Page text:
Courtney Howard is an OFCS and AWFJ member, as well as a Rotten Tomatometer-approved film critic. Her work has been published on Variety, She Knows and Awards Circuit.
Courtney Howard // Film Critic
There’s a sequence in director Lars Klevberg’s CHILD’S PLAY that plays like a censorship advocate’s wet dream when it surprisingly (and stupidly) lends a voice to the chorus that violent tendencies are caused by watching violent movies. This psychological connection between sick individuals and entertainment has been refuted by numerous studies over the years. However, here, the wrong-headed sentiment is given life when a hyper-bloodbath horror film (THE TEXAS CHAINSAW MASSACRE 2) motivates the insatiable bloodlust of one poorly-programmed, sentient consumer product.
Though the outline remains similar to the classic 1988 slasher film, this new iteration written by Tyler Burton Smith fashions a new identity with its commentary on technology, disability, the plight of sweatshop workers and the aforementioned psychology behind violent behavior. Only this splatterrific remake can’t figure out how to blend all these heady ideas into a cohesive, intelligent and terrifying narrative. Still, the decidedly different tone helps distance it from its predecessor, for better and worse.
Director Tom Holland’s original told the story of a single mother and her son forced to fend off a popular doll, “Chucky,” possessed by the soul of a demented killer. The desperation behind the dramatic conflict between a mother, who doesn’t believe her child, and her young offspring, who can’t get adults to listen to the truth, is palpable and heartbreaking. Their tenuous bond being broken is legitimately scarier than the murderous doll’s kills. There’s deeper poignancy earned given the kid is tasked to light his once beloved birthday gift on fire – a metaphor for the loss of childhood naïveté – in order to stop the irrepressible torment.
Klevberg and company’s re-imagining lacks this same emotional fuel. Instead it relies on the potential of big ideas that they fail to follow through on. Andy (Gabriel Bateman) is a hearing-impaired, desperately lonely tween whose single, hard-working mom Karen (Aubrey Plaza) brings home a “Buddi” as a gift. The mega-popular doll, which doubles as a controlling device for smart technology, is being phased out for a newer, flashier model. For a kid feeling like an outsider to his peers, it seems like the perfect gift. Unbeknownst to Mom, however, this particular unit was tinkered with by a disgruntled, suicidal sweatshop worker who unlocked all of its safety firewalls, unleashing a demented Pinnochio-like creation.
At first, the newly-named Chucky’s (voiced by Mark Hamill) glitches manifest in a Max Hedroom stutter and eye color shift from blue to red. He also intrudes on Andy’s personal space, creepily singing a lullaby to coax him to sleep and whispering vaguely threatening phrases (“I’ll never leave you”). They soon become fast friends and Chucky pulls Andy out of his shell, helping him make friends with kids in the building. All seems fine until Andy is scratched by his cat Rooney and Chucky’s over-protective mode kicks into gear, strangling the cat. Chucky’s naïve-turned-noxious nature is further stoked when he witnesses violent behavior on TV and mimics it. Fearing punishment, Andy keeps this all a secret from his mom. But in doing so, he unwittingly allows Chucky’s feverish savagery to thrive and draw the attention of Detective Mike Norris (Brian Tyree Henry).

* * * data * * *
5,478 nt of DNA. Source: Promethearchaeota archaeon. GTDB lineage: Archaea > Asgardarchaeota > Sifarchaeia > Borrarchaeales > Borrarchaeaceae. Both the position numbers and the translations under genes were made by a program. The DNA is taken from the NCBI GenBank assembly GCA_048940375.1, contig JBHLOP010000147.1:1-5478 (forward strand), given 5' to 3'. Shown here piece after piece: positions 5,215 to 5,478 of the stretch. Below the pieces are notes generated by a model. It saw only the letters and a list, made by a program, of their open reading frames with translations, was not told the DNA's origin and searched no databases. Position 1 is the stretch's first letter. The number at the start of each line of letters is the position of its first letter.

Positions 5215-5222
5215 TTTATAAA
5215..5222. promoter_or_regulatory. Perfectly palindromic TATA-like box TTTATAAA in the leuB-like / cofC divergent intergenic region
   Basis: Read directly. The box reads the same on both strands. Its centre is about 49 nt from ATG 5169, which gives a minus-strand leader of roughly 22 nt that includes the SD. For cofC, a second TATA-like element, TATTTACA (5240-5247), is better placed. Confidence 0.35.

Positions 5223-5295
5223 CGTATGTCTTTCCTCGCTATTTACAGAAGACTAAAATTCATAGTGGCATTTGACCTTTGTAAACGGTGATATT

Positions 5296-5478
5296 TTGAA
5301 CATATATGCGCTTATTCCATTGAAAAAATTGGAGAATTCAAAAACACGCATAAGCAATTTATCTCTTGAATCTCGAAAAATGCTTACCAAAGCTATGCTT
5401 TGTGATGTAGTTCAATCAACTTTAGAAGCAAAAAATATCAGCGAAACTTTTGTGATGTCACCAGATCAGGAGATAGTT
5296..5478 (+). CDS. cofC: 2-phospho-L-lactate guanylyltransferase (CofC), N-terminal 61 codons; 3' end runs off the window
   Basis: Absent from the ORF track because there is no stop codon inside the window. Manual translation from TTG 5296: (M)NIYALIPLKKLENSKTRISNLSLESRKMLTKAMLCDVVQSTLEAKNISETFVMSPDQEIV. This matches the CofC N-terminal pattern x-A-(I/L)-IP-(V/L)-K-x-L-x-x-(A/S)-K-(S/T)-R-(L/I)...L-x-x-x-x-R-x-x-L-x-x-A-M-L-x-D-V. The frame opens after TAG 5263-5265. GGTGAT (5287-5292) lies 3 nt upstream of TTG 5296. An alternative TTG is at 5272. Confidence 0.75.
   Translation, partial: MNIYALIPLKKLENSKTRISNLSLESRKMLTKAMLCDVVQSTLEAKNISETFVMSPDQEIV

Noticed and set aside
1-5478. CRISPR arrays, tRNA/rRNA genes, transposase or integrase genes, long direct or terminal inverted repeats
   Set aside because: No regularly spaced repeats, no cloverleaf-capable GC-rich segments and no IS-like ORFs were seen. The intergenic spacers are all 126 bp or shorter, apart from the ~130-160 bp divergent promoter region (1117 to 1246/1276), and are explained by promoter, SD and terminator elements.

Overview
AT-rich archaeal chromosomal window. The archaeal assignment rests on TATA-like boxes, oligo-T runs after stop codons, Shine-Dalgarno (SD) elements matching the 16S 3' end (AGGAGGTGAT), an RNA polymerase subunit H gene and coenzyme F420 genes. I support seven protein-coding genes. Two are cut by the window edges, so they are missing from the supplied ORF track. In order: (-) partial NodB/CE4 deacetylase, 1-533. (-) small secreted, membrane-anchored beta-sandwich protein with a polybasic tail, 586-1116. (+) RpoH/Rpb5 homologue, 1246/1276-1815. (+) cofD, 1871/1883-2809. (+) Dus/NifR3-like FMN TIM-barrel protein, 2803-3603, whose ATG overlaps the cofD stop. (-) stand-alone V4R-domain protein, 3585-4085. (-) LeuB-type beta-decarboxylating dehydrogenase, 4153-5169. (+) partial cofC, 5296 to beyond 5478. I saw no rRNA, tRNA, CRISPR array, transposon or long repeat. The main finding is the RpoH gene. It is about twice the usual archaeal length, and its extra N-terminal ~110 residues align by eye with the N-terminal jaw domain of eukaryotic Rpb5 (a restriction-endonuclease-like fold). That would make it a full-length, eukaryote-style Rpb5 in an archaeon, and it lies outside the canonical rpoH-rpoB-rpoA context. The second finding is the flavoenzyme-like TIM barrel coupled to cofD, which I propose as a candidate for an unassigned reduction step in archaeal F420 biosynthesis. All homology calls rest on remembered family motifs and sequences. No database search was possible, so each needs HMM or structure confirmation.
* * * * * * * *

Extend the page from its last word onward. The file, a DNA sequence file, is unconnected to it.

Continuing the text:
The feature leans more into dark comedy over the original’s straight-faced serious approach (yes, even in the bombastic context of it being about a talking doll from Hell). Nothing is every truly funny though. The Chucky presented here is unlike the vengeful psychopath from the original. Despite Hamill’s vocal inflections giving the character a yearning sense of self and sadness, the filmmakers paint him as if he’s Andy’s obsessive stalker. Chucky seems to have somewhat of a conscience, since his kills primarily focus on jerks he views as threats – like Karen’s boyfriend Shane (David Lewis), her cheating boss Wes (Amro Majzoub), and voyeuristic building handyman Gabe (Trent Redekop). This idea isn’t carried through properly once Chucky turns his jealous wrath on Andy’s guiltless elderly neighbor Doreen (Carlease Burke).
The filmmakers attempt to make an interesting connection between how society views Andy’s disability and how Chucky is considered broken. Chucky manipulatively questions in their climactic face-off, “Maybe you’re broken too?” Sadly, they forgot to tie this into the overarching narrative in any satisfactory manner – subtle or otherwise. Even the obvious commentary on the dangers of our modern world’s over-reliance on technology gets lost in the shuffle. Plus, Andy’s friends – Pugg (Ty Consiglio), Falyn (Beatrice Kitsos) and Omar (Marlon Kazadi) – don’t believe him, until they conveniently do without anything substantial motivating this change.
That’s not to say this is all bad. Bear McCreary’s score absolutely slays. He utilizes children’s instruments (like playtime xylophones and pianos) and other offbeat orchestral ones (like a Hurdy Gurdy) to gift the picture with an inviting, yet unsettling soundscape. Brendan Uegama’s cinematography is radiant. Primary colors are saturated, making the reds of the gleefully gory blood splatters pop off the screen. Klevberg and Uegama’s vision feels like a sadistic version of an Amblin film (most notably E.T. THE EXTRA-TERRESTRIAL, right down to the lead’s red hoodie and bestie with a glowing finger). And, through sheer effort it seems, the ensemble find pathos with what little genuine emotions the lackluster material permits.
CHILD’S PLAY opens on June 21.